For me, the saddest part of the decision was not the lucid dismemberment of intelligent design and failure of intelligent design to survive judicial review even as a bone fide scientific concept, but the record of intemperate conduct by its advocates detailed in the decision. I have served as a school board member of a public school district, and I was embarrassed by the record left behind by school board members in this decision. I am not talking about the failed advocacy, but about the apparent immoral conduct that had to be the result of an “ends justifies the means” and scorched earth thinking. If the lawyers involved must share the blame for the appearance of untruthfulness to a federal court, then so be it.

Welcome to the Mayhem

My partner, Terry Hull, has introduced us in his first posting. Additional biographical data about me is publicly available from any source that provides such information regarding lawyers and my law firm has its own website. But, by way of full disclosure, I would also note that I, too, have served in the pulpit for various lengths of time at various churches and among denominational Christians as well as non-denominational Christians. Never have I accepted compensation from any church, however, but that probably means the church in question got exactly what they paid for. Between us, Mr. Hull and I have five or six degrees, at least three of which are graduate degrees. Thus, on some subjects we are fundamentalists, sometimes we are evangelicals, sometimes we are professionals, sometimes we are educated liberals, and sometimes we are simply clueless, but not, hopefully at the same time. As Terry has noted, we have been blogging between ourselves for nearly 40 years and we are now inviting others to the intellectual mayhem.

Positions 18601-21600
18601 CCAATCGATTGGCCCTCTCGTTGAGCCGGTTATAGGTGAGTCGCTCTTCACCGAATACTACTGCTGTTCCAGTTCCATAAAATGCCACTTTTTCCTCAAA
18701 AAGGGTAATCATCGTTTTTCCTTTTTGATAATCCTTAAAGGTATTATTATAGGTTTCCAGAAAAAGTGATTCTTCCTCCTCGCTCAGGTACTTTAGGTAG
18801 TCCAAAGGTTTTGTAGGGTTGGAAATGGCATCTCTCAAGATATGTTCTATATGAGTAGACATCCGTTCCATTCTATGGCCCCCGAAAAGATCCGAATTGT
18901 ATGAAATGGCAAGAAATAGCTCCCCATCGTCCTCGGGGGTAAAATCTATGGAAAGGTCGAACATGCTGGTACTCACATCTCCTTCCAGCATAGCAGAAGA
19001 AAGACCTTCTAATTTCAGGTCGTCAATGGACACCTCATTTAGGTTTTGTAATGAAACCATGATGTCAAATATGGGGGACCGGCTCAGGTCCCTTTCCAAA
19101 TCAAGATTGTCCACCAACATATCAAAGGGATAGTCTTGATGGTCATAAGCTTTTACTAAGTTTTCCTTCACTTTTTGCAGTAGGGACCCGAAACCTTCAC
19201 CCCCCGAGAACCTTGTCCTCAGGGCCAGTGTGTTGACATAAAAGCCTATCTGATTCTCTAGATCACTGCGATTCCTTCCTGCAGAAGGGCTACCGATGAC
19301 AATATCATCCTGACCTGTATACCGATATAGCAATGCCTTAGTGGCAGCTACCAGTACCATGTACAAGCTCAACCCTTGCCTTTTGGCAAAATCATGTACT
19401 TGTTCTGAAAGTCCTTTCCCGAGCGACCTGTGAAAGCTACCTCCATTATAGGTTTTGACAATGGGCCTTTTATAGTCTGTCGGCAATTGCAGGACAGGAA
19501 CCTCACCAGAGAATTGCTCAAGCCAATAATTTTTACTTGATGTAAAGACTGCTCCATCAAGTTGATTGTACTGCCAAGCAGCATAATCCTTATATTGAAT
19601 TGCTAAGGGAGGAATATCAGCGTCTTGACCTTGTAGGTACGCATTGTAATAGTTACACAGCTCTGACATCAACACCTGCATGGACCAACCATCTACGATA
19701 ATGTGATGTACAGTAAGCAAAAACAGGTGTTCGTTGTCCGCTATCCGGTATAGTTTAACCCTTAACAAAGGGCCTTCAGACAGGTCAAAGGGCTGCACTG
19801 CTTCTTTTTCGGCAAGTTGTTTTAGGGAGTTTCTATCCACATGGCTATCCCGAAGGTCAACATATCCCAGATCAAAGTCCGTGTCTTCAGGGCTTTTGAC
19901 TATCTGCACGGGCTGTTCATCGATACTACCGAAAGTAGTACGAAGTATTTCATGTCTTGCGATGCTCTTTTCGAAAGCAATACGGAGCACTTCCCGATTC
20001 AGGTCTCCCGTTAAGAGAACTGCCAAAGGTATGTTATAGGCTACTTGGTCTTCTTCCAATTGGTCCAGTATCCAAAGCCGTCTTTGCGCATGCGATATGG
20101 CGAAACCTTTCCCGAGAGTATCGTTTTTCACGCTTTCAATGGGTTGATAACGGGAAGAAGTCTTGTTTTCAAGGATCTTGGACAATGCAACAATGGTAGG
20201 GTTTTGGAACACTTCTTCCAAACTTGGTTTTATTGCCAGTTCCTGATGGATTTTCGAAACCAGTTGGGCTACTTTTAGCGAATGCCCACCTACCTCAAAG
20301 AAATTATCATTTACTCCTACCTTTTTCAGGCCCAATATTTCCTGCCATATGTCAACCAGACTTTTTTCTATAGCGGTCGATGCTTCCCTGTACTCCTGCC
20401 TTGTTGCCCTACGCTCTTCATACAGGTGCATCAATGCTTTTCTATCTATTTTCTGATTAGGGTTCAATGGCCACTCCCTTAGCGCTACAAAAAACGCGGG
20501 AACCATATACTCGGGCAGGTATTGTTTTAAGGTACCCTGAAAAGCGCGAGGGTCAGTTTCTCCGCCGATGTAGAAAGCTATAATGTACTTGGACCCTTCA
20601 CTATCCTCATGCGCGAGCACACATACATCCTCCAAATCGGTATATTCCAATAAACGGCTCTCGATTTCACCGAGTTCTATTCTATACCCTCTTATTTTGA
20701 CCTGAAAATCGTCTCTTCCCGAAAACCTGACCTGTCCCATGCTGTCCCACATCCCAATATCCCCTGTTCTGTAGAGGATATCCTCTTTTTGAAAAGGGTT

being disciples, making disciples